Columbus (WCMH) – I have been asked the question a lot lately, when is it safe or a good time to plant. Well it depends on a lot of things, most importantly if you trust me for your planting advice.
First off, I should note, I am in no way a green thumb!! I keep a nice lawn, and my shrubs look fine, but this story is more for freeze/frost data.
May is going to start on quite a chilly note:
What I did is compared the 2nd through the 8th of March (Yellow) vs the 2nd-8th of April (Pink) vs. the FORECAST for the 2nd-8th of May (Green)
Notice that March did start the coldest with highs in the 40s and 30s, but actually by the 5th of the month might be a degree warmer than the 5th of May. March also kept track with May forecast temps after that point in the lower 60s.
April started almost the same, but actually will have a warmer period from the 2nd-8th than will the month of March.
While this chart isn’t a planning guide it is interesting that May is still starting this cool. It is also a good reminder.
When is the latest you can expect freezing temperatures in May?
As 2016, just last year serves as a reminder, we can have freezing temperatures as late as the 16th day of May.
However, less than 1% (0.7%) of all days in the Month of May have experienced freezing or subfreezing temperatures.
30 of the 4,248 days in the month have achieved this, with the coldest temp coming on May 10, 1966 with a low of 25°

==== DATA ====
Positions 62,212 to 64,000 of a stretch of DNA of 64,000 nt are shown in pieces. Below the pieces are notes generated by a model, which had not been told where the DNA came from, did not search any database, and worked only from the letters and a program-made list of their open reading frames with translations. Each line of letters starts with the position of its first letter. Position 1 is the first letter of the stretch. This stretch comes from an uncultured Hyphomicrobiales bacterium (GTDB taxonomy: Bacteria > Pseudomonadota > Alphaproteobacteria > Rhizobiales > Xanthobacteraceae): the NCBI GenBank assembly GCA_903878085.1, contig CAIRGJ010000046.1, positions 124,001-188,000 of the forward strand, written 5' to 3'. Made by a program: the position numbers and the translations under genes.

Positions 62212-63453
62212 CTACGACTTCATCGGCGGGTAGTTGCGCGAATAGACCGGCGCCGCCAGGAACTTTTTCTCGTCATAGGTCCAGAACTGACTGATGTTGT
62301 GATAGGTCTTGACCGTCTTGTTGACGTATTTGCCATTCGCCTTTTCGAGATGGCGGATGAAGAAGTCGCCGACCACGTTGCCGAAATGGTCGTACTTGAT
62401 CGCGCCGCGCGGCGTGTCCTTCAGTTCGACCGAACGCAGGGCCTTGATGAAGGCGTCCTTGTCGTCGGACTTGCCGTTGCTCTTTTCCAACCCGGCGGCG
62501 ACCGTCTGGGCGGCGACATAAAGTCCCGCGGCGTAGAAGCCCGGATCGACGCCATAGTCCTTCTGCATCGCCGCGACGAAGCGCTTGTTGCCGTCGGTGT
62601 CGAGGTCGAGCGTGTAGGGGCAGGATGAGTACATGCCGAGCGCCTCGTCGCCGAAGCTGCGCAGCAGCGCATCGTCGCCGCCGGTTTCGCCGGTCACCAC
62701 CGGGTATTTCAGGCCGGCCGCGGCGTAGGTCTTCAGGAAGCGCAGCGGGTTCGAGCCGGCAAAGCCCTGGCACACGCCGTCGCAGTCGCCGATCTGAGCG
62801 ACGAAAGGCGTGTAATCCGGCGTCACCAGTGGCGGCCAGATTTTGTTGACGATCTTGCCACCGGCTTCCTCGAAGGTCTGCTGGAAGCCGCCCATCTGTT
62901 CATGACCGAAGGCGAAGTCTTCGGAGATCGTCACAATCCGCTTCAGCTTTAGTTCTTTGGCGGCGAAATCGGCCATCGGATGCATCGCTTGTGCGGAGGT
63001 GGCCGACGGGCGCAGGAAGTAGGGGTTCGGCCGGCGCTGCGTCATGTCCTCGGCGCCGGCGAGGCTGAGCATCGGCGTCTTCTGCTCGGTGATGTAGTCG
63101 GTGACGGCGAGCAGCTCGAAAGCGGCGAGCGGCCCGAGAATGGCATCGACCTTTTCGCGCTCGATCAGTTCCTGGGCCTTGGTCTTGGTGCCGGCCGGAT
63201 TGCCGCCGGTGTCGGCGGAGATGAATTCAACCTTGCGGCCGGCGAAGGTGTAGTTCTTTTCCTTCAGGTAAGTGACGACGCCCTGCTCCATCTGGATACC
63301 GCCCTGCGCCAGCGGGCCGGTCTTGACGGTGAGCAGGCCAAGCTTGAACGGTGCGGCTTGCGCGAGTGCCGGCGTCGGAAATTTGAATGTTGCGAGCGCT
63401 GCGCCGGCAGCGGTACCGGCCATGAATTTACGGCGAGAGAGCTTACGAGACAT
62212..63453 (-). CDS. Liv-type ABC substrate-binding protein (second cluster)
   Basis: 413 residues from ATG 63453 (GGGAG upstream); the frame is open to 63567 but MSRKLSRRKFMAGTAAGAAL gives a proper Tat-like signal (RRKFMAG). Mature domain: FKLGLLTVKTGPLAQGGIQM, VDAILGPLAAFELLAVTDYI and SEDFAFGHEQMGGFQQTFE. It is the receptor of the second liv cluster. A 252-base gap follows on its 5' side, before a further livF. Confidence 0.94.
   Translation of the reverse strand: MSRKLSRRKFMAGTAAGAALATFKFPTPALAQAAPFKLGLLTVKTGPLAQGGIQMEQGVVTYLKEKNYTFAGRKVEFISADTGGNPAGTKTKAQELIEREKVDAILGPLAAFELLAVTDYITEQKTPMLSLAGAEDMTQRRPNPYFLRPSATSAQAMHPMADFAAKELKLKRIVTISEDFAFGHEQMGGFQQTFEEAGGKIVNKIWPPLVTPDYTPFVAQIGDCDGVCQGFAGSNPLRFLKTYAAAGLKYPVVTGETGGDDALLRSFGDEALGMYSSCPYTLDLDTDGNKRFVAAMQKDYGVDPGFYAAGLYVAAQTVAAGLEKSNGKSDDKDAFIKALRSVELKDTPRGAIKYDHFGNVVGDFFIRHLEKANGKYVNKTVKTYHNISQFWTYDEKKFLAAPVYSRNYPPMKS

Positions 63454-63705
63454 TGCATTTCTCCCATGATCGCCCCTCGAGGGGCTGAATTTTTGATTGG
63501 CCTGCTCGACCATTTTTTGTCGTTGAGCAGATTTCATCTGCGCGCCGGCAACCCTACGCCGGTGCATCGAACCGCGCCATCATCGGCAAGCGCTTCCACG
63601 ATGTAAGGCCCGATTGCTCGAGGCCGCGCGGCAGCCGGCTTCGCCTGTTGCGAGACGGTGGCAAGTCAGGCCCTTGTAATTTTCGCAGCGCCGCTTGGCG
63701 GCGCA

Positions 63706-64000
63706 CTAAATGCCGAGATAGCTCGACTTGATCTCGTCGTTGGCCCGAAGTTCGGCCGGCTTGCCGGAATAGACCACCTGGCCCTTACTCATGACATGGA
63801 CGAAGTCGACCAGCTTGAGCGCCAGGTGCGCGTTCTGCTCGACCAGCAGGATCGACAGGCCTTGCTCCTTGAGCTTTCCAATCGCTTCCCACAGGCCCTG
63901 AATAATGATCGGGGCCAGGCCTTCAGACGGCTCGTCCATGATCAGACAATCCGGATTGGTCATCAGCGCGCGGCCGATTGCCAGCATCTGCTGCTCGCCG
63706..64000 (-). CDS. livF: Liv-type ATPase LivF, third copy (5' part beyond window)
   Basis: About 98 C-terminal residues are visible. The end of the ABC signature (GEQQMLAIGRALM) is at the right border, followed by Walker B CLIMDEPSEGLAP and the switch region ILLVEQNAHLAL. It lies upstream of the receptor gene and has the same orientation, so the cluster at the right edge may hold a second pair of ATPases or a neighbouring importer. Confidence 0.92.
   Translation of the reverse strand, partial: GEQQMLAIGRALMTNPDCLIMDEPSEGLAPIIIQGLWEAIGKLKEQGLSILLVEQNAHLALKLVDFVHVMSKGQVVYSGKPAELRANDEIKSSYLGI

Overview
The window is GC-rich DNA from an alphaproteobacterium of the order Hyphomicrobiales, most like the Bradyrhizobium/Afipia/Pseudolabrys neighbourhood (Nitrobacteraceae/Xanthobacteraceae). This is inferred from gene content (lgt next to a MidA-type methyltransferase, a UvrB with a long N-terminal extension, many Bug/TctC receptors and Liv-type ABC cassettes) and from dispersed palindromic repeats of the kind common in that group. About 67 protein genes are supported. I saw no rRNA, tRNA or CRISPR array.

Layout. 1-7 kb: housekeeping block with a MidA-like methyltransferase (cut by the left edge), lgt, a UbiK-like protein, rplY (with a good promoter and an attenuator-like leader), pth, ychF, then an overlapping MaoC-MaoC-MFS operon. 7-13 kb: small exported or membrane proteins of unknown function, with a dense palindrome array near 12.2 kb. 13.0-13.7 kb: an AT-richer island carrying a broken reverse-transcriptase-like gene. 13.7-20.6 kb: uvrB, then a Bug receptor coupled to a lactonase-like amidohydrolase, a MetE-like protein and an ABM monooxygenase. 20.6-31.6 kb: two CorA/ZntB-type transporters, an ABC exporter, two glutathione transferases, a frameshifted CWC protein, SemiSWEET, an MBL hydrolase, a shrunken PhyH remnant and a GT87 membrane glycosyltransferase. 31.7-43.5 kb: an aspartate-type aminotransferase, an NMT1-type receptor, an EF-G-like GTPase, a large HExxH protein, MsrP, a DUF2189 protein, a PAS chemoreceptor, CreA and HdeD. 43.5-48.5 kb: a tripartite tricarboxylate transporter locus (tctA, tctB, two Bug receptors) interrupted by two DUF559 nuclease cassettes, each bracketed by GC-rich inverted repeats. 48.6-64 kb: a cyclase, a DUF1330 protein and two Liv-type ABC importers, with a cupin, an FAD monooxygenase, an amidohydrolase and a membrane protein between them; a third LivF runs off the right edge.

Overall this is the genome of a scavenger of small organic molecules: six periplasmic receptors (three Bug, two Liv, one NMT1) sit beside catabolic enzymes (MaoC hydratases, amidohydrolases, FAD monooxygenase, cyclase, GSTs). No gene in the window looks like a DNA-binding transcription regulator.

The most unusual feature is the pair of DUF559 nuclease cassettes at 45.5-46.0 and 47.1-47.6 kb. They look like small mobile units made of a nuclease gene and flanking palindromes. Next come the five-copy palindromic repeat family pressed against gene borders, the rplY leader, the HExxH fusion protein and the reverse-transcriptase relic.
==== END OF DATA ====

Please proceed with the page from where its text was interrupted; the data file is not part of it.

Below is a list of all the dates in May with a freeze:
It has also snowed about 2 dozen times in the month of May (since record keeping in 1879), however only one time it was measureable:
In May 9th, 1923 we recorded 0.3″ of snowfall, the heaviest in May history.
Bottom line, to be very safe wait until the 2nd half of the month of May.
We have had a freeze as late as the 16th, and a dusting of snow as late as the 15th. While it is very unlikely, there is still about a 1% chance that we can see a freeze, frost, or very light snow during the first half of the month of May.
The Climate Prediction Center’s 6-10, and 8-14 day forecasts also paint a cool picture for us:
Remember though, normal temperatures in this period range from 48° to 52°, so just because we are forecast to have “below normal” temperature trend, does not mean a freeze.
I am just your happy Meteorologist, not a gardener. You could probably be safe planting now, and just keep an eye on the forecast and protect the sensitive plants if the forecast requires.
If you ever have questions about frost, freeze, cold temps or anything else, email me: firstname.lastname@example.org